CMS criteria do not accurately identify patients at risk for opioid use disorder, overdose

https://www.healio.com/family-medicine/pain-management/news/online/%7b279c0f20-e628-412b-b1a1-42864319b3c3%7d/cms-criteria-do-not-accurately-identify-patients-at-risk-for-opioid-use-disorder-overdose

The CMS opioid overutilization criteria may not accurately identify patients at risk for opioid use disorder or overdose, according to a research letter published in JAMA.

“Based on the CMS opioid overutilization criteria, the majority of the Medicare Part D patients diagnosed with opioid use disorder or overdose were not identified as ‘opioid overutilizers,’ and more than half of ‘opioid overutilizers’ did not develop opioid use disorder or overdose during the study period,” Yu-Jung Jenny Wei, PhD, Msc, assistant professor of pharmaceutical outcomes and policy at the College of Pharmacy, University of Florida, told Healio Primary Care Today. “The CMS criteria seem not to be a good clinical marker for identifying patients at risk for opioid-related adverse events.”

To estimate the predictive value of the CMS opioid overutilization criteria in correctly identifying prescription opioid users at risk for opioid use disorder or overdose, researchers used the 5% Medicare sample from 2011 through 2014 from which they identified between 142,036 and 190,320 beneficiaries who had at least one opioid prescription filled every 6 months, were continuously enrolled in Parts A, B and D and who met the CMS criteria as opioid overutilizers. Opioid utilization was defined as receiving prescription opioids with a mean daily morphine equivalent dose 90 mg from more than three prescribers and pharmacists or receiving a mean daily morphine equivalent dose of 90 mg by more than four prescribers.

Breaking the study period into three 6-month cycles, researchers examined the performance measures over time to assess if accuracy changed with increasing efforts to combat the opioid crisis.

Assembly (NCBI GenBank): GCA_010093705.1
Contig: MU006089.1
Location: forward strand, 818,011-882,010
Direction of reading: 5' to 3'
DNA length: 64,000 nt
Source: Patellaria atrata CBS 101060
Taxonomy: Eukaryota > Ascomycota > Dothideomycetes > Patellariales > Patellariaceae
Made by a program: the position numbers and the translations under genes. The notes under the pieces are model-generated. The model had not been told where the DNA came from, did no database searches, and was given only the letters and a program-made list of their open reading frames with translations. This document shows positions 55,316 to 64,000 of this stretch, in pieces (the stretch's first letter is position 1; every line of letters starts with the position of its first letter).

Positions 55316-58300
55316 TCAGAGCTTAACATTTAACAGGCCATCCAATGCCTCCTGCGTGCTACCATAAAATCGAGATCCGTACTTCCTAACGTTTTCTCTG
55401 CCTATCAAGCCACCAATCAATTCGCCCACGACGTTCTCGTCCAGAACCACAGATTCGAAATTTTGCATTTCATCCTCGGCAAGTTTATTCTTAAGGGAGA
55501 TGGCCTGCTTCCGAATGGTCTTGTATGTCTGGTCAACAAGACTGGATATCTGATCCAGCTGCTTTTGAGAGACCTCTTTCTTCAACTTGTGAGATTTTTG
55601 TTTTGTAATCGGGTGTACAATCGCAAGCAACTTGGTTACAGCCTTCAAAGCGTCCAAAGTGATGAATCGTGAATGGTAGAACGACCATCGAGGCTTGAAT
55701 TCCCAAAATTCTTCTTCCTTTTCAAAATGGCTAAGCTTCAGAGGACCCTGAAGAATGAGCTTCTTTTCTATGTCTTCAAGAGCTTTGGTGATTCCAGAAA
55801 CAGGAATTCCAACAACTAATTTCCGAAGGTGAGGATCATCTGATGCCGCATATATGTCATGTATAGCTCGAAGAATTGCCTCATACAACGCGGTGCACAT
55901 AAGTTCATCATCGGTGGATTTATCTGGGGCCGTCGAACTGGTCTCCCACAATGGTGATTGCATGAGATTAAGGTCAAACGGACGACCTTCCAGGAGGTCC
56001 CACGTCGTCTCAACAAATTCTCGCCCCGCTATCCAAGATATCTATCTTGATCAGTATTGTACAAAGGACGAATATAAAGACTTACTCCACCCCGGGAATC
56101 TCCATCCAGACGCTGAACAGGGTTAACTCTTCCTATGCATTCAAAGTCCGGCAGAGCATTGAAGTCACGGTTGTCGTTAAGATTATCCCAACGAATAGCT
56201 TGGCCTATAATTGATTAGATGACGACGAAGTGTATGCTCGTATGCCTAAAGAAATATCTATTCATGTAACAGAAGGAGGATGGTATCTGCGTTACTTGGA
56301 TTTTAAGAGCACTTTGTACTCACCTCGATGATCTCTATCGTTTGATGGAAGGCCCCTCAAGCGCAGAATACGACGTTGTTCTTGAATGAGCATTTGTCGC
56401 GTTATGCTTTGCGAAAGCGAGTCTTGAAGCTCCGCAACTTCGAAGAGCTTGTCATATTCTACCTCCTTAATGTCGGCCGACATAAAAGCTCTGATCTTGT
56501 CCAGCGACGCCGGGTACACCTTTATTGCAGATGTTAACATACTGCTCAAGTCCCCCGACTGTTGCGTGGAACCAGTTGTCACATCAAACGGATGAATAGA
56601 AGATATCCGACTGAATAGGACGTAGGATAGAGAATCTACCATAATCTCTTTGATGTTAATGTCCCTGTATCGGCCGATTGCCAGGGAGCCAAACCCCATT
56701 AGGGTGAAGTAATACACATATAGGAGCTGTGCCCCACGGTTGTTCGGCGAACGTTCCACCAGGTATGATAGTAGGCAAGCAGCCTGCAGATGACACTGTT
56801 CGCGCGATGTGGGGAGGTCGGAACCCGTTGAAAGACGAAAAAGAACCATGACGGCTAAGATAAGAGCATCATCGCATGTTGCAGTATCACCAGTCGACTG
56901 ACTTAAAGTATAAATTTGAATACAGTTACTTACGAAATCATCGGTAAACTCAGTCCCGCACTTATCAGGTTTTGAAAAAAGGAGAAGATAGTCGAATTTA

During any 6-month cycle, the proportion of beneficiaries who met CMS overutilization criteria ranged from 0.37% to 0.58%.

Throughout the entire 18-month follow-up, researchers found that the proportion of patients who had a diagnosis of opioid use disorder or overdose increased from 3.91% in the first cycle to 7.55% in the last.

In addition, researchers observed low sensitivity of the criteria which ranged from 4.96% (95% CI, 4.42-5.58) at the beginning of the study period to 2.52% (95% CI, 2.26-2.81) at the end (P < .001).

opioids 

The CMS opioid overutilization criteria may not accurately identify patients at risk for opioid use disorder or overdose.
Source: Adobe Stock

Positive predictive values ranged from 35.2% (95% CI, 32.14-38.38) to 50.95% (95% CI, 47-54.86) and specificity was greater than 99% in all cycles.

“CMS has required their Medicare Part D plans to implement the criteria,” Wei said. “It’s unclear the effectiveness of such criteria in stopping our national opioid epidemic and whether there are unintended consequences of such implementation. As we are developing solutions to the opioid crisis, it’s important for policymakers, health care providers, hospitals and health insurance companies to be aware that solely relying on opioid prescription data is likely to be ineffective in identifying the high-risk populations for interventions.” – by Melissa J. Webb